Batman has always been my favorite superhero. So when I heard there was going to be a show all about the goings-on of Gotham and Detective Gordon, I was thrilled. The Dark Knight has taught his fans many things, like how to face your biggest fear by embracing it. Or how you don’t need superpowers to be a superhero (just gobs of money though). The buildup to this latest comic book creation of “Gotham” was intense; Twitter and Facebook alike were filled with conversations about the show. Even Pandora had the occasional ad pop up about how my playlist wouldn’t thrive without watching the show. Call me hooked. So, like any Batman fan, I settled in on the couch for an evening of learning about the Caped Crusader’s home. And boy, was it a roller coaster of a ride.
The opening with our soon-to-be Catwoman, a young(ish?) Selina Kyle, leaves me pondering the villain’s age. Maybe I’ve just become accustomed to Christopher Nolan’s depiction of the Batman universe, but I had thought Catwoman was supposed to be around the same age as Bruce Wayne. And Camren Bicondova’s IMDb page was no help either. Maybe I’m just really bad at determining the age of a person by his or her face. Regardless, her silent but cat-like intro showed viewers a look into the gritty, crime-ridden streets of Gotham.
Besides a few punches thrown that were some bad stage combat, the fighting and gunshots seemed to portray how dark Gotham could be. With these gunshots and punches filling almost every other scene in the show, it’s no surprise “Gotham” has had a “Viewer Discretion Advised” banner plastered on every one of its advertisements. However, this, the tragic introduction of the murders of Martha and Thomas Wayne and the overall gray tone displayed in the episode all set the tone for the show. Though, I was curious as to why Harvey Bullock was so scared and almost eager to shirk off the murder case of the Waynes to another set of detectives. It looks like we have a lot to learn about Detective Bullock.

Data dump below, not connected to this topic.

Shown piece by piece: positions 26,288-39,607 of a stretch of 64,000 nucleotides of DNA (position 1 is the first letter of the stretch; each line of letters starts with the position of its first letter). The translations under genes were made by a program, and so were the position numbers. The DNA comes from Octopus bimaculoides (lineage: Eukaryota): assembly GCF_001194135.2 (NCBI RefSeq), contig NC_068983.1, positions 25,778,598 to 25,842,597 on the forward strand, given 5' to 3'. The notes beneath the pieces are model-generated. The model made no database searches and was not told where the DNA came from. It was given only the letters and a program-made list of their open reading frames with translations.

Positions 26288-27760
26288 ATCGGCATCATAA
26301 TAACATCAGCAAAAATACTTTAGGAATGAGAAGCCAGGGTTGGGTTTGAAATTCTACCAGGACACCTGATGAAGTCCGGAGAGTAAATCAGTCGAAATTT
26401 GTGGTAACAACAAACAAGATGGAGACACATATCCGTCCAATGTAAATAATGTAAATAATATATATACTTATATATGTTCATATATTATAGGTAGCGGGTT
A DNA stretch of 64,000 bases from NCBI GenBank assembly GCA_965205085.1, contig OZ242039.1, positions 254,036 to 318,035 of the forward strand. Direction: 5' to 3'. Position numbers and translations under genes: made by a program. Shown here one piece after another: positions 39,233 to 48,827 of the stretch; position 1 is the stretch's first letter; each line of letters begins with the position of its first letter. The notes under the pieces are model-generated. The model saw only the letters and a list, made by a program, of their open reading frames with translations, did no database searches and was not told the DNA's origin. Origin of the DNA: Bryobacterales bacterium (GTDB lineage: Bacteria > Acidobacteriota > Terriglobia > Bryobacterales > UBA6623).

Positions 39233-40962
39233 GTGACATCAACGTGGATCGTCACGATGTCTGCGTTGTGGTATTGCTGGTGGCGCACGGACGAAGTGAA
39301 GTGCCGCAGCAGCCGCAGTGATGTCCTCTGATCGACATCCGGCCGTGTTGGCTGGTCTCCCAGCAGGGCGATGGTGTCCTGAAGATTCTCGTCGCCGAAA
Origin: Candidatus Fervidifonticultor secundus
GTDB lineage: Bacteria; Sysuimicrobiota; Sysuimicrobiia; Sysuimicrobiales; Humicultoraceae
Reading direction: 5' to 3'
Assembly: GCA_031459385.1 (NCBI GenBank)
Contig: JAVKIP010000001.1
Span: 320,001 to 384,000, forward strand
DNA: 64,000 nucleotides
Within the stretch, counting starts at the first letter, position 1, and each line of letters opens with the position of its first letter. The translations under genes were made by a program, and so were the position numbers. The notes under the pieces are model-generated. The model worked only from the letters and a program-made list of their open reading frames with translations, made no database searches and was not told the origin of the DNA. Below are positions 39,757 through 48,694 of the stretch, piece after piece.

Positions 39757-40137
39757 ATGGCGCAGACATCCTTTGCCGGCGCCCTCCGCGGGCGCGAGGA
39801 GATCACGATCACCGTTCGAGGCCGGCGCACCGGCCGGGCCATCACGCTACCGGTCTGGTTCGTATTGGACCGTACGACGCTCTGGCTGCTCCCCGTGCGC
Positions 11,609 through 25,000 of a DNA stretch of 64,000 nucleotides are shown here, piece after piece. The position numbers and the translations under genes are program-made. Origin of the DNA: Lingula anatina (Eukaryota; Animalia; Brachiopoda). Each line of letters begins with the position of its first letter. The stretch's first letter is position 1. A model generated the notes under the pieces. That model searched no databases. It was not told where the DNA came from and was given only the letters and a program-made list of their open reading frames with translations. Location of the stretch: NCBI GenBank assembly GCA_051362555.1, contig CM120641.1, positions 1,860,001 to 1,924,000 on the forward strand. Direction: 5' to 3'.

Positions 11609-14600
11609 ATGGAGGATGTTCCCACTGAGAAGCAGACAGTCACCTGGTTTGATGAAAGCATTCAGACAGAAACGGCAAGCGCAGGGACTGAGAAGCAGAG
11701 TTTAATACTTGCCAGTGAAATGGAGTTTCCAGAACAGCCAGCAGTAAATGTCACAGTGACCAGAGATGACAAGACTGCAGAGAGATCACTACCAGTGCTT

In comes the brand-new character, Fish Mooney, played by Jada Pinkett Smith. As I’m a purist, and like all of my book-to-film (and comic book-to-TV) adaptations to relate accurately to the original story, I was a bit skeptical upon learning of her creation. But this story isn’t about Batman; it’s about James Gordon and how Gotham came to be the city Batman fights so dearly for. So, the character of Fish is a new addition who looks to be the toughest crook in Gotham. We get a peek at how Fish currently runs the city and somehow shaped the Penguin into his infamous moniker.
Having already been introduced to Catwoman, Fish, the Penguin and what appears to be a young Poison Ivy, there seemed to be an overwhelming number of introductions to the numerous well-known villains and allies of the Dark Knight. Someone just learning about the Batman universe may have difficulty keeping everyone straight and wonder why they are all relevant in the first episode. As I previously stated, Batman is my favorite superhero, so being introduced to countless characters in the pilot was exciting. It looks like the first episode is showing the audience not only will we be learning about Detective Gordon’s backstory, but how all of these other characters came to be as well.
The brief glimpse of hope Bruce sees when he shakes the hand of Gordon at his parents’ funeral is only that — a glimpse. But with an excellently scripted cast, numerous characters who have backstories to be developed and writing that didn’t seem too over the top for a superhero show, it looks like there will be light in Gotham after all.
All in all, I give “Gotham” a solid A. Maybe it’s because I’m biased (did I mention Batman is my favorite superhero?), maybe it’s because I hope for there to be a show on FOX I actually enjoy besides Bob’s Burgers — these could both be deciding factors. But taking a reviewer’s opinion, I think it’s because the writing and acting isn’t at all campy for how some comic book adaptations can be. The pilot of “Gotham” had me hooked, wanting to know more about the home of the Caped Crusader.